he Cyprus Government expects the Government of Turkey and its illegal subordinate administration in the occupied part of Cyprus to comply with the clear calls of the Security Council to respect the status of Varosha, noting that any actions that might adversely affect the right of return and the property rights of the city’s lawful inhabitants must be avoided.
In a letter dated October 11 to UN Secretary General Antonio Guterres, which circulated as an official document of the General Assembly on Tuesday, Mavroyiannis says the “Government has brought to the attention of the United Nations several times in recent months a matter of grave concern for us, namely the threats by Turkey to open the occupied city of Varosha, in violation of Security Council resolutions on Cyprus.”
He notes that, “alarmed by the prospect of the occupying power creating additional faits accomplis on the ground and anxious to secure compliance with the said resolutions, the Cyprus Government decided to resort to the Council under article 35.1 of the Charter of the United Nations.”
“Following my Government’s request to the Security Council to be seized of the matter, the latter issued press statement SC/13980 on 9 October 2019, in which it stated that the members of the Council ‘recalled the importance of the status of Varosha as set out in previous Security Council resolutions, including resolution 550 (1984) and resolution 789 (1992), and reiterated that no actions should be carried out in relation to Varosha that are not in accordance with those resolutions’,” Mavroyiannis says.
He notes that “the special status of Varosha has been defined through a number of stipulations adopted either directly by the Security Council or endorsed by it.”
Mavroyiannis points out that “the status of Varosha, as an area under the direct control of the Turkish army and an area for which Turkey has control and responsibility, is explicitly stated in reports of the Secretary-General, which affirm that ‘the United Nations continues to hold the Government of Turkey responsible for the status quo in Varosha’”.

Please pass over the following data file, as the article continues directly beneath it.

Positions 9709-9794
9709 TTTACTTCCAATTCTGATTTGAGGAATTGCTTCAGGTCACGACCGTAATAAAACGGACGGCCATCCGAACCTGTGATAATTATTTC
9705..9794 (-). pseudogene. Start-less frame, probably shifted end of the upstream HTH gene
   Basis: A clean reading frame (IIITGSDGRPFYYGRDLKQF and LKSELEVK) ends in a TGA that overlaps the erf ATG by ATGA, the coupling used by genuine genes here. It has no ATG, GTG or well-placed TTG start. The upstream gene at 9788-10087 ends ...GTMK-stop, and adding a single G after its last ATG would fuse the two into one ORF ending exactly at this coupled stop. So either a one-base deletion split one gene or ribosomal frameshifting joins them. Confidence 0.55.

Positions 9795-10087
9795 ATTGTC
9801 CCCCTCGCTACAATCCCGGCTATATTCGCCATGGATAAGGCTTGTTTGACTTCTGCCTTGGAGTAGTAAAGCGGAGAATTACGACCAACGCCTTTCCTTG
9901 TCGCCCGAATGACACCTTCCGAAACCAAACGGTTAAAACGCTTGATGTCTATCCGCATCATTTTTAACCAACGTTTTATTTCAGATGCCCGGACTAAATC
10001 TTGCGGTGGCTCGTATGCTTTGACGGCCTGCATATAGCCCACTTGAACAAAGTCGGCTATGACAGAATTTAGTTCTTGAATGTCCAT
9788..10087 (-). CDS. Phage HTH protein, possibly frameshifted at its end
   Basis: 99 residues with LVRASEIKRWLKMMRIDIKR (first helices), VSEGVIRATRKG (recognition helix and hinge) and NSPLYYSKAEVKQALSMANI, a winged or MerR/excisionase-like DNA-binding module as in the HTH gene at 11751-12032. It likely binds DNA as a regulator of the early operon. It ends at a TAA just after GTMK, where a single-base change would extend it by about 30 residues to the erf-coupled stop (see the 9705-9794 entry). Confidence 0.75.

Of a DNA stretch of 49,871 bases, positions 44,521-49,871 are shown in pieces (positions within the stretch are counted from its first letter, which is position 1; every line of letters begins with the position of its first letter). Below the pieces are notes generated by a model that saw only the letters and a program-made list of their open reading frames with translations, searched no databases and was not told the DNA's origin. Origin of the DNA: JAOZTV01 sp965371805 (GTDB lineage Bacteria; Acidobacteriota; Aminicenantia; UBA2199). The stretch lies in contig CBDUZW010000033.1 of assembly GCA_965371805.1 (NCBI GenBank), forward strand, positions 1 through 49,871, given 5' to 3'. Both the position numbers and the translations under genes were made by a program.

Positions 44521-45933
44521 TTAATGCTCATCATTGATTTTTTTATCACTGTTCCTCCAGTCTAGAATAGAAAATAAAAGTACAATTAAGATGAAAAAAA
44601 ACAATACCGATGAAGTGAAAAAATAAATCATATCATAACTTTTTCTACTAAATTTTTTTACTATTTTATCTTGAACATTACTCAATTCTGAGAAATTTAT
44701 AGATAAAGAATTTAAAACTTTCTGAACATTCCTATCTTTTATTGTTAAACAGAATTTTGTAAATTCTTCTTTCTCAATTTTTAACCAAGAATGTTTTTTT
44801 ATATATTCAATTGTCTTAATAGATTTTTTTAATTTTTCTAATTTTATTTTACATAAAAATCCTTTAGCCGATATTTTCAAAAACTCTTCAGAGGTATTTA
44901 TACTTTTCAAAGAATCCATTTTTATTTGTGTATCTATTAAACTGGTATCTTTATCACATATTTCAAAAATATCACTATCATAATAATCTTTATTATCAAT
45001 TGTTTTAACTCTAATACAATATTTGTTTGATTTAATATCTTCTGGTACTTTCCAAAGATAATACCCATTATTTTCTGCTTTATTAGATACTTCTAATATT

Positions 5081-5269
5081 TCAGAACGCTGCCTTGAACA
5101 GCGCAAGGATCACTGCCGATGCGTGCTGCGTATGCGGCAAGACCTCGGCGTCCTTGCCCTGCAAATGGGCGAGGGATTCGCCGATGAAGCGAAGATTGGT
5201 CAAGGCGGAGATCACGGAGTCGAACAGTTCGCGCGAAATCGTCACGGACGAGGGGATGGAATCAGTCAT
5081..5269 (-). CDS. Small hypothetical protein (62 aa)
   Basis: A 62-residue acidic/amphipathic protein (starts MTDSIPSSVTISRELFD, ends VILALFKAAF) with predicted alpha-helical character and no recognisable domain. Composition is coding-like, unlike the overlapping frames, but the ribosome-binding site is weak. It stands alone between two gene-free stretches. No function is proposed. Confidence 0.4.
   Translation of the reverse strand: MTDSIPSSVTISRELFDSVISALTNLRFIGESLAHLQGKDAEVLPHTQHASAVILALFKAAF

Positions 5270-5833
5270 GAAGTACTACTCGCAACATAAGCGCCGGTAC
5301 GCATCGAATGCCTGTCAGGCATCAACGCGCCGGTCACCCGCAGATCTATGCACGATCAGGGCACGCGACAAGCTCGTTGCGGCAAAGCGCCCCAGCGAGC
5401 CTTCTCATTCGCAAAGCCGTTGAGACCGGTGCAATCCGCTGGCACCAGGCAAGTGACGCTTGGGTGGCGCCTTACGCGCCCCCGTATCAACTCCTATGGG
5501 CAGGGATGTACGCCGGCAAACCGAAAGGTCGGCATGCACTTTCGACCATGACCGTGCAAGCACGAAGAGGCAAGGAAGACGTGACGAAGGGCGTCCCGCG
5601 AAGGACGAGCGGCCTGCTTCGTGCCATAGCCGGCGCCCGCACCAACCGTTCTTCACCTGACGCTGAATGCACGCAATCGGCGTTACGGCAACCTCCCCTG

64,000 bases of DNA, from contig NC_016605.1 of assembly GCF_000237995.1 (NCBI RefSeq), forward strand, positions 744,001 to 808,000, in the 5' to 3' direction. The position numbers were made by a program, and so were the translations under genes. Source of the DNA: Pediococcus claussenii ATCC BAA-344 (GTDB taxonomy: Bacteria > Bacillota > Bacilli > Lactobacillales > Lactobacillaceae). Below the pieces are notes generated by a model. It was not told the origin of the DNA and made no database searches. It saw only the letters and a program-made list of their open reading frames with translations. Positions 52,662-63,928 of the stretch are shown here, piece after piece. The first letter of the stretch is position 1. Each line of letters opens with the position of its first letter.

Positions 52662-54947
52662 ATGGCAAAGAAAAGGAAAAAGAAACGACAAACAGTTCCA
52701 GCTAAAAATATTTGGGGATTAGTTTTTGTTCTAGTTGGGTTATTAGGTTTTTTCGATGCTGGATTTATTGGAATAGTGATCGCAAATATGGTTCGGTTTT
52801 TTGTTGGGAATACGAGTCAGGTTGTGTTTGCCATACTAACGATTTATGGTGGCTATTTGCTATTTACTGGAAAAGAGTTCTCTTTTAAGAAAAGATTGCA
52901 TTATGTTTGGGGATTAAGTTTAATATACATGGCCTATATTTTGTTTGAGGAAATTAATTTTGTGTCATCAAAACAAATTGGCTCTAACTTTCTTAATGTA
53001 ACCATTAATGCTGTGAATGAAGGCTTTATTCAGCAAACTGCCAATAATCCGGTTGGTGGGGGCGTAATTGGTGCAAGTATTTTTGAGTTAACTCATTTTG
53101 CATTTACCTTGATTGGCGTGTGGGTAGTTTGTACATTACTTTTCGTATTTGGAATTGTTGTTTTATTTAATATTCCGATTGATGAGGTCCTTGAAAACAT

He adds that “it is recalled that Varosha was occupied and its inhabitants violently expelled during the second phase of the Turkish military invasion of 1974, looted, and fenced by the Turkish army, which, to this day, has exclusive access to the city.”
“The Cyprus Government expects the Government of Turkey and its illegal subordinate administration in the occupied part of Cyprus to comply with the clear calls of the Security Council to respect the status of Varosha. Any actions that might adversely affect the right of return and the property rights of the city’s lawful inhabitants must be avoided. We also expect Turkey to put an end to declarations by high officials of its Government threatening to open Varosha, and to cease violations of relevant Security Council resolutions on the ground by undertaking ‘inventory studies’ in Varosha,” he says.
Mavroyiannis notes that the Government “will continue to exert every effort for the return of Varosha to its rightful and lawful owners and inhabitants under the auspices of the United Nations, as a matter of priority and in line with relevant Security Council resolutions and the 1979 High-level Agreement, pursuant to which we have repeatedly made specific proposals to realize the return of Varosha, not only as an obligation but also as a means to create a win-win situation.”
“We remain convinced that such a venture would serve as a tangible confidence-building measure and could prove to be a game-changer, contributing greatly to the efforts for creating a climate conducive to the resumption of the peace process and eventually leading to a fair and durable comprehensive settlement of the Cyprus problem,” he concludes.
Cyprus has been divided since 1974, when Turkey invaded and occupied its northern third.